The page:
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J Infect Dis. 2018 Nov 22;218(suppl_5):S612-S626. doi: 10.1093/infdis/jiy285.

Development of Clinical-Stage Human Monoclonal Antibodies That Treat Advanced Ebola Virus Disease in Nonhuman Primates.

Author information

1
Regeneron Pharmaceuticals, Inc., Tarrytown, New York.
2
Virology Division, US Army Medical Research Institute of Infectious Diseases, Ft. Detrick, Maryland.
3
Department of Virology and Immunology, Texas Biomedical Research Institute, San Antonio.
4
Department of Integrative Structural and Computational Biology, The Scripps Research Institute, La Jolla, California.
5
Pathology Division, US Army Medical Research Institute of Infectious Diseases, Ft. Detrick, Maryland.
6
Center for Aerobiological Sciences, US Army Medical Research Institute of Infectious Diseases, Ft. Detrick, Maryland.
7
Biomedical Advanced Research and Development Authority, Office of the Assistant Secretary for Preparedness and Response, US Department of Health and Human Services, Washington, DC.
8
Office of the Commander, US Army Medical Research Institute of Infectious Diseases, Ft. Detrick, Maryland.

Abstract

Background:

For most classes of drugs, rapid development of therapeutics to treat emerging infections is challenged by the timelines needed to identify compounds with the desired efficacy, safety, and pharmacokinetic profiles. Fully human monoclonal antibodies (mAbs) provide an attractive method to overcome many of these hurdles to rapidly produce therapeutics for emerging diseases.

Methods:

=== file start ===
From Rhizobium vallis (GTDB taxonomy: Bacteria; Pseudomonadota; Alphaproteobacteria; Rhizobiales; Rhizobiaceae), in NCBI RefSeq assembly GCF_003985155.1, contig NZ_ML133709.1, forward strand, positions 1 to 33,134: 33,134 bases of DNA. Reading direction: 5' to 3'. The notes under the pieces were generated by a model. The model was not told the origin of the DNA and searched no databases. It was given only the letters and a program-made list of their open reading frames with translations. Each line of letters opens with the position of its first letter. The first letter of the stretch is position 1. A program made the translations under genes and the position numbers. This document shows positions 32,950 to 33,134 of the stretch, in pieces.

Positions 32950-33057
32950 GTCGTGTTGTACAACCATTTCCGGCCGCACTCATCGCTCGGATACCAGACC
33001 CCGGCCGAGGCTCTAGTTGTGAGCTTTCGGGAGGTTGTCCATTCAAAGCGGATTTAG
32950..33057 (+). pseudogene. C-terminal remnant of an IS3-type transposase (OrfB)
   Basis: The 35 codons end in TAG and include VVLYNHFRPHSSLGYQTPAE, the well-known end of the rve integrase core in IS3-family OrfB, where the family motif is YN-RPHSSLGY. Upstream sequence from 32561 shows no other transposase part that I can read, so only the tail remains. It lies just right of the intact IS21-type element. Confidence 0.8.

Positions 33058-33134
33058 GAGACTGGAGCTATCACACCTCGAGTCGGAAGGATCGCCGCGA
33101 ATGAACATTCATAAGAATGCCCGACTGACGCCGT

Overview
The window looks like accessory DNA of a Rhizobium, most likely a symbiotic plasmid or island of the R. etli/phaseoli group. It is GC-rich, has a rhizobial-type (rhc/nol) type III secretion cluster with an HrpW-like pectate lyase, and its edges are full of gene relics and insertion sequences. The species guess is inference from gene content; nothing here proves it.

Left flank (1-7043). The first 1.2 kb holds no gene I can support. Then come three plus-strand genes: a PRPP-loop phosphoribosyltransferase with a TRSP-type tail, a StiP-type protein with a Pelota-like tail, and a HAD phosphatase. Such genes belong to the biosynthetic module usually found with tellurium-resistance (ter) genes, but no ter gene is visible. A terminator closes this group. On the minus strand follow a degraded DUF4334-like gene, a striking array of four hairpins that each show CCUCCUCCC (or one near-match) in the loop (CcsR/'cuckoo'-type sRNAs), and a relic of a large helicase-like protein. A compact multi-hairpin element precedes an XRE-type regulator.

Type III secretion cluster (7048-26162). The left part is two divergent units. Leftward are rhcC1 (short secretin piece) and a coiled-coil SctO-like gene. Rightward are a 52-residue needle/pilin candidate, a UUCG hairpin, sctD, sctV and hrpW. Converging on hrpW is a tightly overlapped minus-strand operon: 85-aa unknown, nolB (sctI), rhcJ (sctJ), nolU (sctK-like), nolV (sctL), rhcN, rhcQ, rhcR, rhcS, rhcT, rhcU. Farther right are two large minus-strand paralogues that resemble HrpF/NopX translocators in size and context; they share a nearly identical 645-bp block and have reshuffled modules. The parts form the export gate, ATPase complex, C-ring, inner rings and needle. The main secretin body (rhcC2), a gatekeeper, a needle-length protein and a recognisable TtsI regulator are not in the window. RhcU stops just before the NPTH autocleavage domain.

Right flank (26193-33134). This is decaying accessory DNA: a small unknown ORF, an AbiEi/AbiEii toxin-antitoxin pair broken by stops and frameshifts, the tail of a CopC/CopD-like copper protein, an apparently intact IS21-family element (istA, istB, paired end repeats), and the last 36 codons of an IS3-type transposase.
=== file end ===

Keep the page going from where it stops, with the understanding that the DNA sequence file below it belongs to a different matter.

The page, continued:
In this study, we deployed a platform to generate, test, and develop fully human antibodies to Zaire ebolavirus. We obtained specific anti-Ebola virus (EBOV) antibodies by immunizing VelocImmune mice that use human immunoglobulin variable regions in their humoral responses.

Results:

Of the antibody clones isolated, 3 were selected as best at neutralizing EBOV and triggering FcγRIIIa. Binding studies and negative-stain electron microscopy revealed that the 3 selected antibodies bind to non-overlapping epitopes, including a potentially new protective epitope not targeted by other antibody-based treatments. When combined, a single dose of a cocktail of the 3 antibodies protected nonhuman primates (NHPs) from EBOV disease even after disease symptoms were apparent.

Conclusions:

This antibody cocktail provides complementary mechanisms of actions, incorporates novel specificities, and demonstrates high-level postexposure protection from lethal EBOV disease in NHPs. It is now undergoing testing in normal healthy volunteers in preparation for potential use in future Ebola epidemics.

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